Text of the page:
Css media

AtoZ CSS: create a responsive design with multimedia queries

This article is part of our CSS AtoZ series. See the full screencast and transcript for Media Queries here.

Welcome to our CSS AtoZ series! In this series, I’ll explore different CSS values ​​(and properties) each starting with a different letter of the alphabet. We know that sometimes screencasts aren’t enough, which is why in this article I’ve added a new quick media query tip / lesson for you.

M is for media queries

I would assume that the vast majority of web designers and developers are familiar with the concept of responsive design these days. If not, check out the Media Queries screencast.

Since responsive design is so popular, this is a great place to find some tips to improve the way we develop websites and apps for multiple devices. Here are some CSS tips to help you.

Tip 1: don’t use device-specific breakpoints

Hope this goes without saying, but just in case you need a refresher or haven’t come across this best practice before, I thought it was worth repeating.

Device-specific breakpoints are easily identified in your code with media queries that look like this (comments added for clarity):

@media screen and (min-width: 768px;) {}

@media screen and (min-width: 1024px;) {}

@media screen and (min-width: 320px) and (max-width: 480px;) {}

These breakpoints were configured for Apple devices and have “magic number” values ​​such as 768px Where 1024px.

What to do if a user’s window is 1025px Where 1023px?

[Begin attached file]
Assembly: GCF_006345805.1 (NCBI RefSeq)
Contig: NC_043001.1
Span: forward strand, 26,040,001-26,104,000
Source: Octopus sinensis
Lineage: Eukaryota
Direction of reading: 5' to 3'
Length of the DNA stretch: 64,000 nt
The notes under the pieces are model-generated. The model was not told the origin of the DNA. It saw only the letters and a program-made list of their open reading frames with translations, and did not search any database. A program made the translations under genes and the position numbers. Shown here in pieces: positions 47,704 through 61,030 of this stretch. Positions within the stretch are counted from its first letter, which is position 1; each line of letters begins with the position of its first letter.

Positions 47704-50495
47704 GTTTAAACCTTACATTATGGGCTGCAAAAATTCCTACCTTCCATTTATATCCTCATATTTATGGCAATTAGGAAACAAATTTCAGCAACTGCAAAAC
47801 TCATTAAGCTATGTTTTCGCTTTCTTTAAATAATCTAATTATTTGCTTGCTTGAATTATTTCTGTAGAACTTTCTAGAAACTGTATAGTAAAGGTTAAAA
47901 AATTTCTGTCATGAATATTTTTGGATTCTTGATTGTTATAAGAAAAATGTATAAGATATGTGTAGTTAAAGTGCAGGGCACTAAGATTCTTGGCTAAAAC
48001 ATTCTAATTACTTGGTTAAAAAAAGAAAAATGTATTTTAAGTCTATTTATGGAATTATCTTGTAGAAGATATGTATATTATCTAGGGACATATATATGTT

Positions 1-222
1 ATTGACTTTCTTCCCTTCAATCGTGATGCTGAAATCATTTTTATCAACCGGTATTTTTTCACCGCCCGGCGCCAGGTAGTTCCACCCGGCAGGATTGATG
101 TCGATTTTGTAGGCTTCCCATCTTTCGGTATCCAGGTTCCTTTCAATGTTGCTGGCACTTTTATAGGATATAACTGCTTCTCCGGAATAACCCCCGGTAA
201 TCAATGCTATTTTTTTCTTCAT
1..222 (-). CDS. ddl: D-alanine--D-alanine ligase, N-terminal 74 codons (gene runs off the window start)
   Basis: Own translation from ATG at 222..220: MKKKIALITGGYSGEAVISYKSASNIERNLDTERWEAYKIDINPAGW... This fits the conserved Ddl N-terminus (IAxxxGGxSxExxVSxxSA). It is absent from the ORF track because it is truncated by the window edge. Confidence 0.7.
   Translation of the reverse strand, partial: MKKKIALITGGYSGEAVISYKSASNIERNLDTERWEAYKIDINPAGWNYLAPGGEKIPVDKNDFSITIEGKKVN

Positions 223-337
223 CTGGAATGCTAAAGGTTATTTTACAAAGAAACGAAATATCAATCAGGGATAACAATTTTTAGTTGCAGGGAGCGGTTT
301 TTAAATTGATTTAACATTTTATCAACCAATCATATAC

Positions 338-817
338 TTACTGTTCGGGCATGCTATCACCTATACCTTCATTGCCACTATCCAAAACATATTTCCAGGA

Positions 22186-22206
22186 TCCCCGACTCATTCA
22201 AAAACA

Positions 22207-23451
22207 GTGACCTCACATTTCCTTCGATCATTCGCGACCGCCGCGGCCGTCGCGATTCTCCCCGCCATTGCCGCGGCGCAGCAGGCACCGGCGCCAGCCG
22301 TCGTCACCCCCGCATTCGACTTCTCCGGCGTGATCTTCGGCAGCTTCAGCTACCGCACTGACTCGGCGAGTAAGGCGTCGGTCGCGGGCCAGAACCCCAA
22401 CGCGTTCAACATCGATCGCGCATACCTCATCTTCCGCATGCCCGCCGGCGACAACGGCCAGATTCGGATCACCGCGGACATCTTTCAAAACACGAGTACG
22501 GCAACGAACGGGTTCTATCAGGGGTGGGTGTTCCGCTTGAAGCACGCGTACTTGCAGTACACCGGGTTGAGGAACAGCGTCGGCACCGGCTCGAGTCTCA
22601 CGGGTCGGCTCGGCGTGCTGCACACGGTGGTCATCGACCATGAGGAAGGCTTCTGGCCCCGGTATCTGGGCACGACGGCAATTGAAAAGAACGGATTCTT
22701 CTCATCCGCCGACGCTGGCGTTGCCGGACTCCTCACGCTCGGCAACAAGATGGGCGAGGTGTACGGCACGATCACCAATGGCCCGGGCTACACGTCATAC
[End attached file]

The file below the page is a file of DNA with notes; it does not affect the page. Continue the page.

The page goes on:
Media queries would not take effect and styles for that device size would not apply.

Sometimes you may need a very specific value for your breakpoint (more on that in a second), but seeing these device-specific breakpoints is a code smell to me.

So what should you do instead?

Tip 2: Define the middle finger stopping points and minor adjustment points

When working on a responsive project, I tend to set arbitrary breakpoints in integers that roughly match the dimensions of the majority of phones, tablets, and desktop / laptop devices.

I would tend to use the following main breakpoints (although sometimes this can be changed project by project):

@media screen and (min-width: 500px;) {}

@media screen and (min-width: 800px;) {}

@media screen and (min-width: 1200px;) {}

Using these breakpoints does not limit the design to changing only at these points, but provides a good basis for working with the three main types of devices.

To fine-tune the design to suit the content (i.e. when the content starts to look broken, out of balance, or doesn’t quite match), you can then use adjustment points to move the elements around and tweak the details. of your project.

@media screen and (min-width: 1150px;) {
  margin-right: 1em;

Tip 3: Use em Where rem as breakpoint units

In the place of px, use one of these relative units for better scalability if the user zooms the page or increases the text size. As an example, my main breakpoints above would look like this when sized in ems.

@media screen and (min-width: 31.25em;) {}

@media screen and (min-width: 50em;) {}

@media screen and (min-width: 75em;) {}